Atrial Fibrillation

Atrial fibrillation is a very common abnormality of heart rhythm – about 10% of people over the age of 70 have it. When this occurs, the top chambers of the heart – the atria – beat in a chaotic fashion, called fibrillation. It may be treated with drugs.

The electrical signals sent from there to the main pumping chambers, the ventricles, are erratic. The resulting heartbeat can be felt as an irregular beating – often in the chest or stomach. The feeling is called palpitation.

Some people are completely unaware of the irregularity when it occurs and it is only detected when a doctor feels the pulse. In some people it may be unpleasant and associated with chest discomfort, sweating, shortness of breath or light-headedness.

Atrial fibrillation – Causes. Atrial fibrillation is associated with any structural heart abnormality, generalized infections such as pneumonia, an over-active thyroid gland, blood chemical abnormalities, high blood pressure, and drinking excess alcohol.

It frequently occurs unexpectedly for no reason, in which case it is called lone atrial fibrillation.

Atrial fibrillation – Problems caused by it

1 The palpitation itself may be unpleasant.

2 If the heartbeat is fast the heart chambers may not pump so effectively and fluid may build up on the lungs or in the legs – causing shortness of breath or swelling of the legs.

3 If the rhythm persists for a prolonged period of time there is a small risk of a clot building up within the heart. This may break free from the heart and lodge within the arteries to the brain – causing a stroke, or in arteries to the limbs starving them of blood. Although the risk of a clot forming in the heart is small, it is the main reason doctors attempt to return the heart beat back to normal.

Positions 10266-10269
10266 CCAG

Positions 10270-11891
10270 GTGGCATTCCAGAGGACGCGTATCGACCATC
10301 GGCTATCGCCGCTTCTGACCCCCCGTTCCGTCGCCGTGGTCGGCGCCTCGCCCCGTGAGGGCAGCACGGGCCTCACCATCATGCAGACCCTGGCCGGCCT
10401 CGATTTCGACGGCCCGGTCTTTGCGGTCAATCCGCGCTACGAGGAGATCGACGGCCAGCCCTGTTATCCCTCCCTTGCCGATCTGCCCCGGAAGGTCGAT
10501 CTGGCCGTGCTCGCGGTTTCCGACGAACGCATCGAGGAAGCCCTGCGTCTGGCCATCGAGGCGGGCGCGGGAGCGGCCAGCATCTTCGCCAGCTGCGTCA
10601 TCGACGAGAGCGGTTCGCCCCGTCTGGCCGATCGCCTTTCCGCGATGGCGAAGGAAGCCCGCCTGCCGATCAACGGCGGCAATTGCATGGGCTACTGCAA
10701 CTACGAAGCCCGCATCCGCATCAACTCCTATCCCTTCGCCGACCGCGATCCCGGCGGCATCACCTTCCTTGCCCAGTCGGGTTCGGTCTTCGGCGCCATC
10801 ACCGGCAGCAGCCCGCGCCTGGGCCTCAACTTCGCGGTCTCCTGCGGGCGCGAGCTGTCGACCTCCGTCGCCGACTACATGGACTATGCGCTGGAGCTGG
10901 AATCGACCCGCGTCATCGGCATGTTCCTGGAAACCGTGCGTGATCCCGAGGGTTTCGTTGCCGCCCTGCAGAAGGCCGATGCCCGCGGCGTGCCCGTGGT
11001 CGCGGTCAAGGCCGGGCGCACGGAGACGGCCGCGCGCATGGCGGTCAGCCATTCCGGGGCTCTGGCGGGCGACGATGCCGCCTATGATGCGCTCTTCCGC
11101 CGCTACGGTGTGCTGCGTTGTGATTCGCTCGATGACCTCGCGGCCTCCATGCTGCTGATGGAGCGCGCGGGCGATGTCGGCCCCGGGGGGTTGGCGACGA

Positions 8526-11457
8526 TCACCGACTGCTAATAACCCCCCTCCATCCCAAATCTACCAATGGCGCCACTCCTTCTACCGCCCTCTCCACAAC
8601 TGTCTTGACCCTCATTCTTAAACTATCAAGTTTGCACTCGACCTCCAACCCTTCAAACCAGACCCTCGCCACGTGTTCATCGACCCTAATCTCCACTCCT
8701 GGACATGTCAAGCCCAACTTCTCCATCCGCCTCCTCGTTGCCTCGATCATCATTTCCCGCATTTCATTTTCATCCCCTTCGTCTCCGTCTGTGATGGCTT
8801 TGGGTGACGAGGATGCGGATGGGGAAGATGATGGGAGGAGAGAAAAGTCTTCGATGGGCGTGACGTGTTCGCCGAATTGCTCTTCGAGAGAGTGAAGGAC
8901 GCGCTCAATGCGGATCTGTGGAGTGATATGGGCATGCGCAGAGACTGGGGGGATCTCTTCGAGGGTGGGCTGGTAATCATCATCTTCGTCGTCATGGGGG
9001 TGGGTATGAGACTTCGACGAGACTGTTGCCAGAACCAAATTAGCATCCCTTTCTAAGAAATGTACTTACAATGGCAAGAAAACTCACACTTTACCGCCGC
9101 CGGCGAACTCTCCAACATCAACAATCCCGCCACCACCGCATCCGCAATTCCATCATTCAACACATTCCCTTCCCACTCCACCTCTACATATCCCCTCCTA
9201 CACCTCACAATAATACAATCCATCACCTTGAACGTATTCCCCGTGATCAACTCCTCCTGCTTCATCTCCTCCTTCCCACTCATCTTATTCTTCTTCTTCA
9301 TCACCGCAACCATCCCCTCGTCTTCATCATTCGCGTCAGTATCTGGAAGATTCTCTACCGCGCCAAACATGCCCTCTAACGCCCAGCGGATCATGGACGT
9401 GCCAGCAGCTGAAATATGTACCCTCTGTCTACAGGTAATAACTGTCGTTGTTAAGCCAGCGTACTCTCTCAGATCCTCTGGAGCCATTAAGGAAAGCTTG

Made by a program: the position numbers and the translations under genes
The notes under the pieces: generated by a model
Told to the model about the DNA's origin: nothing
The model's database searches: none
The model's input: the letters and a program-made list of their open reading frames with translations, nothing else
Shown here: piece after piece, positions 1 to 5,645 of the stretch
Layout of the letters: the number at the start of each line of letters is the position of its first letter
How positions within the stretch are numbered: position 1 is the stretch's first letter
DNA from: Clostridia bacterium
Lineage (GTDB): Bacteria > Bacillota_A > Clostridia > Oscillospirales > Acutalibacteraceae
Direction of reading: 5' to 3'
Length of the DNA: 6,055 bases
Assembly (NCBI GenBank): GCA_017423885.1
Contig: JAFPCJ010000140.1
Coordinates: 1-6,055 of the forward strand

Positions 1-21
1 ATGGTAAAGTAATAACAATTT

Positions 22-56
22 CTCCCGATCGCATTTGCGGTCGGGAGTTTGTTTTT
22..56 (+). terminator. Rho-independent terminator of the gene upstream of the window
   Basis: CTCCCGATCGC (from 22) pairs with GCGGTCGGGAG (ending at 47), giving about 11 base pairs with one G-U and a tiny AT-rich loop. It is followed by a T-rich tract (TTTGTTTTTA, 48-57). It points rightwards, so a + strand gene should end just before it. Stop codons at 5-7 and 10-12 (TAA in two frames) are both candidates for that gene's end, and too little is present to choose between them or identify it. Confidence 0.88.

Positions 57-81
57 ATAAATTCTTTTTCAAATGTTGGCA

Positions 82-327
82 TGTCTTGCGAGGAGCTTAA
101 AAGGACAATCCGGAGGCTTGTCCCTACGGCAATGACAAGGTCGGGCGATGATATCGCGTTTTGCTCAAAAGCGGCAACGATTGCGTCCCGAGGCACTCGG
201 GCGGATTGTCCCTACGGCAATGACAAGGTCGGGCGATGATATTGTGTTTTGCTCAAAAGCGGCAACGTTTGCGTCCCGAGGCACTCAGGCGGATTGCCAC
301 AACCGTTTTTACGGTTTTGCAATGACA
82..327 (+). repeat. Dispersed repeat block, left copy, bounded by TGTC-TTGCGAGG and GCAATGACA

Atrial fibrillation – Treatment

See also ablation for AF below.

When atrial fibrillation occurs the doctor will try to find a cause for it and treat the cause.

If it has been present for over 2 years, it is unlikely that treatment can restore normal heart rhythm. In this case the fast rates of the atrial fibrillation can be controlled with drugs such as digoxin, verapamil or atenolol.

To minimize the risk of any clot forming in the heart, aspirin or warfarin may be given. Both agents thin the blood but in different ways. Warfarin is more effective than aspirin at doing this but bleeding problems are more common with it. For this reason, the doctor will assess the likelihood of a clot developing and the risk of bleeding if you take warfarin and make a decision as to which agent is best for you.

If atrial fibrillation is of recent onset, it may be possible to restore normal heart rhythm. This can be done by giving drugs or by giving an electric shock to the heart, called DC cardioversion. DC cardioversion is much more successful but requires a patient to have a light anaesthetic so that they will not be awake during the procedure, and to be admitted to the hospital for the day.

Some drugs may be given to maintain the normal rhythm when it has been established eg flecainide, amiodarone or sotalol. These are powerful drugs and have potential side effects.